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  • Jennifer Preston Chushcoff


At the Tacoma Art Museum for World AIDS Day Dec 1st

I was honored to read my response to TAM’s Art AIDS America exhibit. After walking through the galleries, I wrote the following poem.


Dedicated to the many unknown women who tended AIDS patients when all others turned away. I only know of their existence and contribution because of the Tacoma Art Museum’s exhibit, Art AIDS America.

There is a desert that waits for water. No. It doesn’t wait. It burns, it falls in on itself it shakes its brittle layers into sheets of dry parchment an ancient, lost lakebed its back sunburnt into split layers of fractured skin ruptured.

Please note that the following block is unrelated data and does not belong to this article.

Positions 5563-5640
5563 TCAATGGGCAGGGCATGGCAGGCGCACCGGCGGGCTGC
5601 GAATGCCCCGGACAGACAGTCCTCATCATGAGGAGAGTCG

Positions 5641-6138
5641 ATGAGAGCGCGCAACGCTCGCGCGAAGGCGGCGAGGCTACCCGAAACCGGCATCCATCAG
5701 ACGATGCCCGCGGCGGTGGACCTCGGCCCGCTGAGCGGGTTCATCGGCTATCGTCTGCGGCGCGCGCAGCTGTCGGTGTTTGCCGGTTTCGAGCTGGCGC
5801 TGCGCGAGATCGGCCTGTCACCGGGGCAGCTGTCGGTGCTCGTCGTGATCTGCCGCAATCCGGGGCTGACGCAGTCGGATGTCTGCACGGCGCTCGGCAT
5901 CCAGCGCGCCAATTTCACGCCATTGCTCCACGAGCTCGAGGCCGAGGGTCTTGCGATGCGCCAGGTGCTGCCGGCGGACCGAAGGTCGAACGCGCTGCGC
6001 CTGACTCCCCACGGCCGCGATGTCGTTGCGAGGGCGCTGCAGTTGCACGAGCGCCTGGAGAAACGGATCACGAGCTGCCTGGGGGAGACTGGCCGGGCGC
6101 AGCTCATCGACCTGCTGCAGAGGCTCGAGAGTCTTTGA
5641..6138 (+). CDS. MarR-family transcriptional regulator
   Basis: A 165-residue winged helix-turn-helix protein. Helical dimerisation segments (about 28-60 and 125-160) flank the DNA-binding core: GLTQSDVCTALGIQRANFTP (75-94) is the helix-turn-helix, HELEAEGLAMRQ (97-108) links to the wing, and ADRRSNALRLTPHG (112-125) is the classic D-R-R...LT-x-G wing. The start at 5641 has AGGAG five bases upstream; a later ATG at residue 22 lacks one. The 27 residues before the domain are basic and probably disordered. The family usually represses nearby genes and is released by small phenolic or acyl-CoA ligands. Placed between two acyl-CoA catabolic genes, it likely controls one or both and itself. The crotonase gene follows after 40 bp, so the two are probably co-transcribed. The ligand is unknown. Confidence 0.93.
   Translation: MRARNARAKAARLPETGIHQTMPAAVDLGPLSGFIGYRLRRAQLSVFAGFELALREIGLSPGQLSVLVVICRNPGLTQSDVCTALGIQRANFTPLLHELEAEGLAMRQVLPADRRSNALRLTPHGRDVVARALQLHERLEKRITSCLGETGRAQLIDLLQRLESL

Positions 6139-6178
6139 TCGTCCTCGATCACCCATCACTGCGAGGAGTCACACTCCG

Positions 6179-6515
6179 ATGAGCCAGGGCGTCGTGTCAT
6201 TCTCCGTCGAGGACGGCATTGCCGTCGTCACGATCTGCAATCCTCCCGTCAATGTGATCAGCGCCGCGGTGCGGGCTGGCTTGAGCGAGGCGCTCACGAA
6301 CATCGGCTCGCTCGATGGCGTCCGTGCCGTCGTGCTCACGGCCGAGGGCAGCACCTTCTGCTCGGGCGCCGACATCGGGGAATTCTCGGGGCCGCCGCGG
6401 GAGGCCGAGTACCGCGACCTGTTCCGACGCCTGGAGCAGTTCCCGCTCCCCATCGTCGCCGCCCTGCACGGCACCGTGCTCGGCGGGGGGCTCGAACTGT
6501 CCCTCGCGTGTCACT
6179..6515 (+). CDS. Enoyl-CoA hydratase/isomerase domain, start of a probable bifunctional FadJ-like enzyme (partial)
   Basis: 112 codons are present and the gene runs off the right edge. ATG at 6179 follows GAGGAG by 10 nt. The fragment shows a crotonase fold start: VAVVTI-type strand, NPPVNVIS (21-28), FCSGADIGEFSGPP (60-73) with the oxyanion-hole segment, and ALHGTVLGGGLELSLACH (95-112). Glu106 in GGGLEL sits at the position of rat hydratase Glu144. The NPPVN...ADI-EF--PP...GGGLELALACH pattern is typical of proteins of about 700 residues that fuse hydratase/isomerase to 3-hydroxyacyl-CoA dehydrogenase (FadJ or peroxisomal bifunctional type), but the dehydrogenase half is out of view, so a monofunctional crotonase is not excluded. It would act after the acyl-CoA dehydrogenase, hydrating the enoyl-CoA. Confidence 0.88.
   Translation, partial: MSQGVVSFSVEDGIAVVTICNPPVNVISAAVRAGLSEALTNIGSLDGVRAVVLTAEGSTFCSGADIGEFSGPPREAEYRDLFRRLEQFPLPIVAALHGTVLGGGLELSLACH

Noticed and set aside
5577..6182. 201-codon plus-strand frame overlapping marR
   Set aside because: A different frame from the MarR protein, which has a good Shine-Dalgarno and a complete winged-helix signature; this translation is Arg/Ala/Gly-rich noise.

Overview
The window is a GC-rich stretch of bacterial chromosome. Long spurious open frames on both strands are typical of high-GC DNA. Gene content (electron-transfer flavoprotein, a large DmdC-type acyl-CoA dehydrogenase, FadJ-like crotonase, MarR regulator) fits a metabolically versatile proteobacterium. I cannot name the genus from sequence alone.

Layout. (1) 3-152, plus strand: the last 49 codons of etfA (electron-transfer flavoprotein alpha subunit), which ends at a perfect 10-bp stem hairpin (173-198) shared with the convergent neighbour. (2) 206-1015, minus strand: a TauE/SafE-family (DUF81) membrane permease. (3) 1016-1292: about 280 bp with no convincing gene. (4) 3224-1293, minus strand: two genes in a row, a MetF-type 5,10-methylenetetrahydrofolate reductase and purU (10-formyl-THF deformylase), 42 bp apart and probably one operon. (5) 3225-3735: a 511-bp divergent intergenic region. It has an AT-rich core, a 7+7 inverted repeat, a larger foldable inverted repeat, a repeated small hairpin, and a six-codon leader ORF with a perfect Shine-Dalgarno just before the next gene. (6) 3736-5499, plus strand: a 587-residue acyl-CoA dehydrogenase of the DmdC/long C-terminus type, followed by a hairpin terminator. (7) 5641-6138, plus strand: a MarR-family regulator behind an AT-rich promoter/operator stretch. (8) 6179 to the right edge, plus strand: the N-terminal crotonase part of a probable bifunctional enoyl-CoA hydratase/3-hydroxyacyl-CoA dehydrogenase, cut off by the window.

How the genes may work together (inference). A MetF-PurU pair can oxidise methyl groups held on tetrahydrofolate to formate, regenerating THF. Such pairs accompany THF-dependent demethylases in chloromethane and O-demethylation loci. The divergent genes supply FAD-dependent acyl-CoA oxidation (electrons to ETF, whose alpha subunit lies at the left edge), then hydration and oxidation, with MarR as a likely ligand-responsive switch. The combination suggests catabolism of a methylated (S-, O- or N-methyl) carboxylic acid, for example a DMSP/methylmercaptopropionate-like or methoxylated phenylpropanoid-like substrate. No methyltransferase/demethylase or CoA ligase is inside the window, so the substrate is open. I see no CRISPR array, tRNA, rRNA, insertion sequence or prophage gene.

Now. Can you feel the need? Can you sense this eager thirst?

“Before I leave. Before I go away for good,” it seems to say “Know that I am here underneath this stricken pose. Know that I am here. I am here in this wasteland where drought has dried my bones.”

And you are the answer you are the deluge, the cloudburst you are the rainstorm you are the fresh, green field the cool hands of quiet night. You are the clean breeze of late autumn afternoons. Redemption is written on your skin your soft touch something so simple, so free to give.

The desert is growing. The desert is gone.


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